Intel salary cut has been announced as a measure to get through the global economic crisis. Intel has indicated that it will reduce staff compensation, and this new action is expected to avert layoffs. Over the previous six months, we have seen widespread layoffs in the IT business. Most large tech firms have laid off people to save expenses, with Apple presently the only significant business that has avoided layoffs. To avoid taking drastic actions to downsize the workforce, the corporation did slash CEO Tim Cook’s remuneration by 40%. Intel is moving similarly, although personnel at all levels will be affected.
Intel to treat all employees equally
Intel intends to reduce CEO Pat Gelsinger’s basic compensation by 25%, while his executive leadership team’s salaries would be reduced by 15%. Senior managers will experience a 10% pay cut, while mid-level managers who get remuneration will suffer a 5% pay cut.
Intel salary cut announced to avert massive layoffs
While Intel’s decision may be disappointing to many, it may have been made to avert massive layoffs. Several firms have announced layoffs to cut expenses, but Intel has adopted a different route to avoid laying off thousands of employees. According to Bloomberg, the chip giant is preparing for the economic slump and putting money aside for future ambitions. There is no word on whether the Intel salary cut will last until the end of 2023 or will be phased down in a few months.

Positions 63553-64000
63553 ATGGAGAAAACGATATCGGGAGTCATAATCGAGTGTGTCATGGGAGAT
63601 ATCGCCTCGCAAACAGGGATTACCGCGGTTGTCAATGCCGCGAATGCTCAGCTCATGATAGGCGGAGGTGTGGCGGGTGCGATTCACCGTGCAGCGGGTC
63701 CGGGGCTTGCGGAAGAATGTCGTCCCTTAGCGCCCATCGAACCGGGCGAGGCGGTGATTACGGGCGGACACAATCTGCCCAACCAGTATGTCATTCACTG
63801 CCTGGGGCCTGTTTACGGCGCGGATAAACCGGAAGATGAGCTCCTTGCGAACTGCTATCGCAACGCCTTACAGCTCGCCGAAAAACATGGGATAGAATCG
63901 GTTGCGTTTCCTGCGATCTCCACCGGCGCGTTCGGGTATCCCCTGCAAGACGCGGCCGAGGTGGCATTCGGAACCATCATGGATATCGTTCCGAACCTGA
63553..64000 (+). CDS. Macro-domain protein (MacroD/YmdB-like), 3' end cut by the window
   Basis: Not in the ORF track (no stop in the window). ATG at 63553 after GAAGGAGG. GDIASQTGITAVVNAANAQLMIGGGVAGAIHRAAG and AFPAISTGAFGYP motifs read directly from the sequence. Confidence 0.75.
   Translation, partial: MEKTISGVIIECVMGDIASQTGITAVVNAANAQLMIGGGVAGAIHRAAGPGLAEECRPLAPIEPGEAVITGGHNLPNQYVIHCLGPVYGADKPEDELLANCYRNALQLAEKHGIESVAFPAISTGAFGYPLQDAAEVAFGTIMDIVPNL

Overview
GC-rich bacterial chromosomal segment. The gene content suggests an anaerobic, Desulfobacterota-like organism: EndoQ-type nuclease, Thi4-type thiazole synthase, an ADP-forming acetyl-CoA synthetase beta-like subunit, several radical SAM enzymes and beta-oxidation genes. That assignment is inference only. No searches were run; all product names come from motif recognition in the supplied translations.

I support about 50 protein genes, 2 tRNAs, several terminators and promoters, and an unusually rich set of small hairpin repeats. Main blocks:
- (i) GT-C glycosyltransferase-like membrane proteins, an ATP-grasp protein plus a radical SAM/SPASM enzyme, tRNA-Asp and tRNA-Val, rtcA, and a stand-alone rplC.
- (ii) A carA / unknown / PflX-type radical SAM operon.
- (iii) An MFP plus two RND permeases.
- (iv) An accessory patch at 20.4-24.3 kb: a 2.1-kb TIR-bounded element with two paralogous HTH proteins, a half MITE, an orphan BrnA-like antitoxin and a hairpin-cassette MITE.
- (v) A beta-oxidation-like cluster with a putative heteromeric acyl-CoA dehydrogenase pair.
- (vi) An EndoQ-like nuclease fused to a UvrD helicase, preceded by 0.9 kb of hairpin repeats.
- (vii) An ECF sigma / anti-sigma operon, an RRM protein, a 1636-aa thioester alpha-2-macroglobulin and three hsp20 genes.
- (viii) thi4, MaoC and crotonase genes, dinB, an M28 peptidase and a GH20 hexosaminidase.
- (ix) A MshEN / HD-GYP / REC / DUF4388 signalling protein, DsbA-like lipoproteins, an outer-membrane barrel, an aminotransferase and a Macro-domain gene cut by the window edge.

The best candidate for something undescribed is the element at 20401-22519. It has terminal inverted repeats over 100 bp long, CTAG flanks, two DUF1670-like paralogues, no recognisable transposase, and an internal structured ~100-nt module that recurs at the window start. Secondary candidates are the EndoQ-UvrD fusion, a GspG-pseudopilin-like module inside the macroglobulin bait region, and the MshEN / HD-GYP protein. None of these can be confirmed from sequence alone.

Intel has suspended merit raises
In addition, the corporation is said to have decreased its 401(k) matching scheme from 5% to 2.5%. According to the individual familiar with the situation, Intel has suspended merit raises and quarterly performance incentives. Hourly workers and employees in the company’s structure below the seventh rung will be unaffected. Hourly workers and employees in the company’s structure below the seventh rung will be unaffected.
The decision to cut expenses is not surprising given that the firm revealed reduced profit margins as the PC market slowed and sales fell. The rivalry is also getting more challenging, and Intel has lost some market share to rivals like AMD, as Intel’s CEO suggested to Reuters.
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